|Businesses in Longtown||Towns and Villages of Cumbria|
The pleasant village of Longtown, on the south bank of the river Esk, is the site of the largest sheep market in England. Cattle are also auctioned here.
In 1757, Longtown was the beneficiary of Rev. Robert Graham, who inherited the nearby Netherby Estates. He drained 1000 acres of marshy land and built roads. Villages of well-built homes for farmer-tenants and schools for their children took shape. He also made books available to the townspeople.
Graham built Netherby Hall (mentioned in Sir Walter Scott's book Marmion-the heiress elopes with Lochinvar) by adding on to existing buildings owned by his forebears. Roman antiquities were found during the digging. He planted gardens and improved the surrounding grounds. The library was filled with his collection of books. He also built a stone room (called a coop) by the river for salmon watching. It was eventually turned into a home, then fell into decay. Now restored, it is rented for self-catering holidays.
The red sandstone estate church, St Andrew (Kirk Andrews upon Esk), is on the opposite side of the river to the Hall and is reached by a pedestrian bridge. The 1776 church is a rebuilding of an earlier one and was, itself, restored in 1893. It has touches of the Italian culture in its design.
Longtown's parish church, dedicated to St. Michael, stands on land once called Arthur's Head. The parish name became Arthuret. The Gothic-styled church was built in 1609, but, unfortunately, the people employed to do the work made off with part of the money, so the tower remained incomplete until 1690. In 1750, the church was renovated and a new slate roof was added. A cross in the churchyard represents the knights of Malta. One of the personages buried in the graveyard is a man who was jester to both James I and Charles I.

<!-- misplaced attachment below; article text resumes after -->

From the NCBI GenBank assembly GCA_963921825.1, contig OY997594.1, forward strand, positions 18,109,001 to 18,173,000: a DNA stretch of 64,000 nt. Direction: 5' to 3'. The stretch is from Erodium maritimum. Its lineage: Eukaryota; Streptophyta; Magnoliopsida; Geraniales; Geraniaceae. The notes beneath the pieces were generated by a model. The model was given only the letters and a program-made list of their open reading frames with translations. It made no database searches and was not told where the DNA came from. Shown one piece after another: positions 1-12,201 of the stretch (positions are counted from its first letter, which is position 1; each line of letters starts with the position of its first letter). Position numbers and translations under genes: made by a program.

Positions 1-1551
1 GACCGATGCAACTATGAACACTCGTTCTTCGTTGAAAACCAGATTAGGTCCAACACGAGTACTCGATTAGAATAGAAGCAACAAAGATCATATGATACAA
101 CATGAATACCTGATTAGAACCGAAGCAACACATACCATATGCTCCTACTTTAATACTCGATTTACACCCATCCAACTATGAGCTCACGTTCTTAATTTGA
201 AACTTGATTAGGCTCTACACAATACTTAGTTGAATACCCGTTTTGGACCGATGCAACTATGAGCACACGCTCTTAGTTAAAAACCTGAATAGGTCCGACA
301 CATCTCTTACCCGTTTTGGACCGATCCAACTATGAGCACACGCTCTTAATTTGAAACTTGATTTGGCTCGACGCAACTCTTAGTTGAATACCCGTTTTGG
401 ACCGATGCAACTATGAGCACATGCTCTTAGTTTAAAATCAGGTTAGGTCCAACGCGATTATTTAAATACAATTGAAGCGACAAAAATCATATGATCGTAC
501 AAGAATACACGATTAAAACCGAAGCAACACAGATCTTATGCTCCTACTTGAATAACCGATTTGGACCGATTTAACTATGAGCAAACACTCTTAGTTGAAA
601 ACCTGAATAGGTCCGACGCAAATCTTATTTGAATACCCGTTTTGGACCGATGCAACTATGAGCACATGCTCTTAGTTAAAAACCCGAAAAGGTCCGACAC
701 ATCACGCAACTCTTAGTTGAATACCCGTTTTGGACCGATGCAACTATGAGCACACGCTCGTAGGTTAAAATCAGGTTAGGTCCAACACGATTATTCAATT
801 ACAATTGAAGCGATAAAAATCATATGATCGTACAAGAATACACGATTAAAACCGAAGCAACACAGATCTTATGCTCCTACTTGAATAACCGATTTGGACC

In 1837, a stone workhouse, built in 1821 near the village, was enlarged. It provided accommodation for c60-100 poor. In 1840, 200 of the village's 2000 inhabitants were weavers, in the employ of Carlisle merchants.
Because of its location close to the Scottish border, Longtown's history was not a peaceful one. Border Reivers often raided the area for cattle and other goods. Nearby lies the site of the famous 1542 Battle of Solway Moss, fought between the Scottish and the English armies. James V had defeated the English at Haddon Rig in August 1542 and then decided to invade England with approximately 10,000 men. Sir Thomas Wharton, with only 3000 English, met him at Solway Moss.
The Scottish had internal problems: disagreement between the nobles themselves, their dislike of their commander, Oliver Sinclair, and the desertion of nobles before the battle started. Many of the Scottish foot soldiers, not loyal to unpopular James V, wanted no part of the engagement. On the date of the battle, November 24th, many threw away their weapons and retreated. More than 1200 surrendered to the English. James V fled to Edinburgh and, two weeks later, he died at Linlithgow Palace.
The Solway Firth later became a handy place for smugglers to land their contraband goods. Now it's popular with birdwatchers looking for wading birds and wildfowl. A 60-acre country park, Oakbank, outside Longtown offers fishing, a bird sanctuary, lakes, and walks.
Longtown, with its attractive 18th century bridge, makes a good starting point for walks along the River Esk and through the surrounding countryside.
Buses run between Carlisle and Longtown.
The church key can be obtained from the vicarage.
Longtown is located 9 miles north of Carlisle and three miles south of the Scottish border.
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